Hands on with Ruby on Rails

Follow along as our editor learns this hot Web dev framework

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Finally, I tweak the code to get a clickable headline. Instead of manually coding the <a href= > HTML link, I can use the Ruby on Rails link_to function followed by the text I want to be clickable, and then the link itself:

<p>The last story added to my database of favorite Ruby on Rails stories is <%= link_to @last_story.headline,@theurl%>.</p>

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With logic in one file and display code in another, my little RoR app pulls out the most recent entry to my database and generates a clickable hyperlink.


And so, a Ruby on Rails Model-View-Controller application is born.

Cool stuff
There's so much more to Ruby on Rails, though:

  • Autogenerated testing files designed to make it easy to code tests as you're creating the application itself, instead of tacking it on as an afterthought (or in my case of coding personal apps, blowing it off entirely).
  • Numerous "helper" modules making it easy to display things like forms, dates, links and more.
  • Built-in support for AJAX, so you can create interactive interfaces (such as drag and drop) with a minimum of code.


Generating my single page with a few database calls took a fair amount of ramping up and an awful lot of files. I later discovered that deploying a Rails application to a production environment takes a few more steps than simply uploading files. Nevertheless, I've been convinced that the Ruby on Rails framework would make building and maintaining more complicated applications faster and easier in the long run. It will be less work to access and manipulate information in my database, and to update my code.


As a final example, creating a Web form with the built-in Rails form_for helper is surprisingly easy. Adding this code to a view:

<%form_for :day do |f| %>
Enter the date:
<%= f.date_select :thedate %>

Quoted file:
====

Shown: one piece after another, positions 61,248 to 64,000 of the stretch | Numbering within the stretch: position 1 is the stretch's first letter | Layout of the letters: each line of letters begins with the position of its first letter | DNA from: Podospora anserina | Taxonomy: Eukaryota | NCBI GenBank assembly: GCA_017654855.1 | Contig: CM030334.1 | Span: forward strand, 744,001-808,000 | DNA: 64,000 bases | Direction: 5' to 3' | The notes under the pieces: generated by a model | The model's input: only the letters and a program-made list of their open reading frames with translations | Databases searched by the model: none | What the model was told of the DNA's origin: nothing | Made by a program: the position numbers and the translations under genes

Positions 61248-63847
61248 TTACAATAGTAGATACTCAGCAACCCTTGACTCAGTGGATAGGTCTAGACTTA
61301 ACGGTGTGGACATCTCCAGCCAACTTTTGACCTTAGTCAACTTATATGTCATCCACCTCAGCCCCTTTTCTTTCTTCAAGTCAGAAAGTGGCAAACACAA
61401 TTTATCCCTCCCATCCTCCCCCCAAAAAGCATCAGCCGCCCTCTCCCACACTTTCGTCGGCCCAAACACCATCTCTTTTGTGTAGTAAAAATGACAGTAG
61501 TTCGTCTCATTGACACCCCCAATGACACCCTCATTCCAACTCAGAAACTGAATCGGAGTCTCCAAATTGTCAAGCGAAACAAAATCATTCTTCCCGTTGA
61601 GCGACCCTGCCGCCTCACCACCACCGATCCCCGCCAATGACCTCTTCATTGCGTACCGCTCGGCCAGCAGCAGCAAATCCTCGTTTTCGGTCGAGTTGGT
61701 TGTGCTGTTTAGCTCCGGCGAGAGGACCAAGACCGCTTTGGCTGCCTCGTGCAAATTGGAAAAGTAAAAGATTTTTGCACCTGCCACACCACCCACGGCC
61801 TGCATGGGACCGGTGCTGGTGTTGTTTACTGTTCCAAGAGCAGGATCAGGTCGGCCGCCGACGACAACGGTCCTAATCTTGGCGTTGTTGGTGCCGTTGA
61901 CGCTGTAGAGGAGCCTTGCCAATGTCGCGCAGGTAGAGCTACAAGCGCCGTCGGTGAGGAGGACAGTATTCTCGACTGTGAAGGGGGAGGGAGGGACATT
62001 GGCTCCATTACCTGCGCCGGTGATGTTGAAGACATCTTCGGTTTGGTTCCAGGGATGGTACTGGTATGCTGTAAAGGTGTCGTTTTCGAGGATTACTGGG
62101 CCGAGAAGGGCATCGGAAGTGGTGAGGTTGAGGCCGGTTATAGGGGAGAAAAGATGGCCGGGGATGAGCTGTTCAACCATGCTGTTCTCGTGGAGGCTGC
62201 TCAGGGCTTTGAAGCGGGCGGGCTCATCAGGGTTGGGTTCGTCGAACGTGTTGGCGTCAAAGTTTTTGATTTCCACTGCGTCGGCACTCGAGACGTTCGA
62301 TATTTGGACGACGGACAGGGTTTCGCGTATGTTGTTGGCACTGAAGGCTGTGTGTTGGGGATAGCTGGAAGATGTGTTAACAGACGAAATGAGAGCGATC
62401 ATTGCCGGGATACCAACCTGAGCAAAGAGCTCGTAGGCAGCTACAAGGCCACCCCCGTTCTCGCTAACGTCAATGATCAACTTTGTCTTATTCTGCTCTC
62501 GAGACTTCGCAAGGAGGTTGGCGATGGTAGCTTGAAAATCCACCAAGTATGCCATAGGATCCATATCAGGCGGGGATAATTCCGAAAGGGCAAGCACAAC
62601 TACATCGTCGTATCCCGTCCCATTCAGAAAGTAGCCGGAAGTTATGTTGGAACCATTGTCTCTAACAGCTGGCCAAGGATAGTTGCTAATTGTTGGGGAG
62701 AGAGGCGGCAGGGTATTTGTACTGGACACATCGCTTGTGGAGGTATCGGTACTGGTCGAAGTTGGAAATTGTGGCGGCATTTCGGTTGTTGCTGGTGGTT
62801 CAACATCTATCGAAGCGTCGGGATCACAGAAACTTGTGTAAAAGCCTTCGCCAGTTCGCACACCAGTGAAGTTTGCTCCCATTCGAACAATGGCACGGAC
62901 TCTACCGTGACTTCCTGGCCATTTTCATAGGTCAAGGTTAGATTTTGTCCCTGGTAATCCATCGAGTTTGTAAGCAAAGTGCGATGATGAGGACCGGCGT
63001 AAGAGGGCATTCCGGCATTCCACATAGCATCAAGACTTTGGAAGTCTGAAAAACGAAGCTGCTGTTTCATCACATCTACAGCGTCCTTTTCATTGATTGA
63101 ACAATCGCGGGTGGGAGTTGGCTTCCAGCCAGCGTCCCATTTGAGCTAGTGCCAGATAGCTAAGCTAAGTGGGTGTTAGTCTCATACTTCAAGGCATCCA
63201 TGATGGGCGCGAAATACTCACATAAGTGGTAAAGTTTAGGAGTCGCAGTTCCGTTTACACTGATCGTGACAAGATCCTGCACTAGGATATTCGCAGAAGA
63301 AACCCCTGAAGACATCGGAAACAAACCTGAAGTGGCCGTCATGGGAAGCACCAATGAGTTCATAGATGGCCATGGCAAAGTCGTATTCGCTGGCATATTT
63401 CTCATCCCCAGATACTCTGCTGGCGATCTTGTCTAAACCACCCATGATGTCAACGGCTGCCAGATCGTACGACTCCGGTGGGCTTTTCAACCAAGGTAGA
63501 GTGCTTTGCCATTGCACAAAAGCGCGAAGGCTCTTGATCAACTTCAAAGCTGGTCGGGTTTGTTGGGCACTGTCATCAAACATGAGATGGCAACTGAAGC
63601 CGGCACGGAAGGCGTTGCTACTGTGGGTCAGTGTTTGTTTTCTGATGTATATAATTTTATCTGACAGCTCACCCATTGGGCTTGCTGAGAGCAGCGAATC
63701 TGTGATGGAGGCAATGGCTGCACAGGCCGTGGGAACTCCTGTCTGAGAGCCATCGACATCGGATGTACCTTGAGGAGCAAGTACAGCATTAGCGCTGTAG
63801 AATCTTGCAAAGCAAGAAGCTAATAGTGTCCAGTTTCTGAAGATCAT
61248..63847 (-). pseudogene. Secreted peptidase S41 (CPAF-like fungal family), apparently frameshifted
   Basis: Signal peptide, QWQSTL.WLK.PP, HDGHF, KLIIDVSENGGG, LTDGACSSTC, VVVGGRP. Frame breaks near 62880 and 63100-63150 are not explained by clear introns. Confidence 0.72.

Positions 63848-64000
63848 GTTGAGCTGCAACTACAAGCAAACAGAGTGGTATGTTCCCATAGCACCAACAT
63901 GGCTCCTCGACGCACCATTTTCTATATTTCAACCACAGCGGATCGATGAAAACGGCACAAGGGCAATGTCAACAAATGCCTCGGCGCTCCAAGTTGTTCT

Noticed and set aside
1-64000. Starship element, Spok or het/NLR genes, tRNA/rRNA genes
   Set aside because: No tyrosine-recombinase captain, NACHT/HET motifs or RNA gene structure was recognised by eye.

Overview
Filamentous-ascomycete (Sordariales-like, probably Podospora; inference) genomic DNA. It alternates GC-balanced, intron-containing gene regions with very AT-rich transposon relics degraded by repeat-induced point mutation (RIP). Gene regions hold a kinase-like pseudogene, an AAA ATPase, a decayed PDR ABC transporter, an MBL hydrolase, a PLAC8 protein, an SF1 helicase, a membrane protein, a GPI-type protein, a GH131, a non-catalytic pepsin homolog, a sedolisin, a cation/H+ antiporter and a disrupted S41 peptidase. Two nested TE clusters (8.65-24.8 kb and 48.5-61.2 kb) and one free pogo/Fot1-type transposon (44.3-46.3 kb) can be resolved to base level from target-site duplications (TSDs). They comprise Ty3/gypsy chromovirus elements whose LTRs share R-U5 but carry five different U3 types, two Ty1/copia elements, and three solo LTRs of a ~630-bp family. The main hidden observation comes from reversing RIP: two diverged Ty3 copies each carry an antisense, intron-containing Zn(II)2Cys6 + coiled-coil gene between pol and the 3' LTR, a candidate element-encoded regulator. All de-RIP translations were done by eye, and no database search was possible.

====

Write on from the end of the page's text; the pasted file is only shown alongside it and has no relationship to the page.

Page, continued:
<%= submit_tag %>

<% end %>


creates a form that includes drop-down lists for year, month and date (automatically selected to today's date), as well as a Submit button. The HTML behind the form also generates names for each field that are associated with a specific class, so whatever is submitted gets added to the right part of your database. See Ease Web form creation with Ruby on Rails for more details.

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Object-oriented programming explained ... in English!
Jargon such as "The instantiation of a new object that's based on an existing class is accomplished by sending that class the new message" is what makes me want to run screaming into the night when trying to learn object-oriented programming (OOP). Fortunately, most of Lenz's explanations of OOP in Build Your Own Ruby On Rails Web Applications are a lot more readable.

It turns out that many OOP concepts are pretty simple. Basically, you start off with some kind of group. People. Cars. Dogs. Strings (here in the programming sense of "a group of letters, numbers and other characters," and not "twine"). Each group has individual members. You and I are each "people." My 1994 Saturn is "car." Lucky the poodle is a "dog." And so on. Easy enough.

All members of the group have certain characteristics just because they're part of the group. Some are default values: All members of the class "Car" have four wheels, all members of "Dog" have four legs (we're excluding accidents here in both cases). Some values are different for each individual member. My Social Security number is different from yours, although we both have one (assuming we're both members of the "AmericanCitizen" group). OK, that's not so complicated.

Along with having characteristics, individual members of our groups can also do things. Lenz uses as an example "open_trunk" or "start_engine" actions for members of the "Car" group. There could be a "bark" function for dogs or a "transform to all uppercase letters" function for strings. If you're still with me here, that's pretty much the foundation of OOP.

Now, we just need to translate these concepts into OOP jargon.

The group we started out with (people, cars, strings, etc.) is called a class in OOP-speak. Names of classes are usually singular, capitalized nouns in Rails. So our classes would be named People, Car, Dog and String.

The individual items in each group are objects.

The characteristics of objects in the group (number of wheels, Social Security number) are their attributes.

The things that our objects can do -- start the engine, bark, be transformed to uppercase -- are called methods (or sometimes in Rails, actions).

Finally, creating a new object, one item of the type defined by the class -- what we'd call birth when talking about people or dogs in the real world -- is known in the OOP world as instantiation. If I've got a class called Story in my Ruby on Rails project, the class has a lot of definitions of what any story object should be like and be able to do. If I want to create an actual story item represented by the variable mystory, I could simply use the command mystory = Story.new, and my story object would be ready for action.
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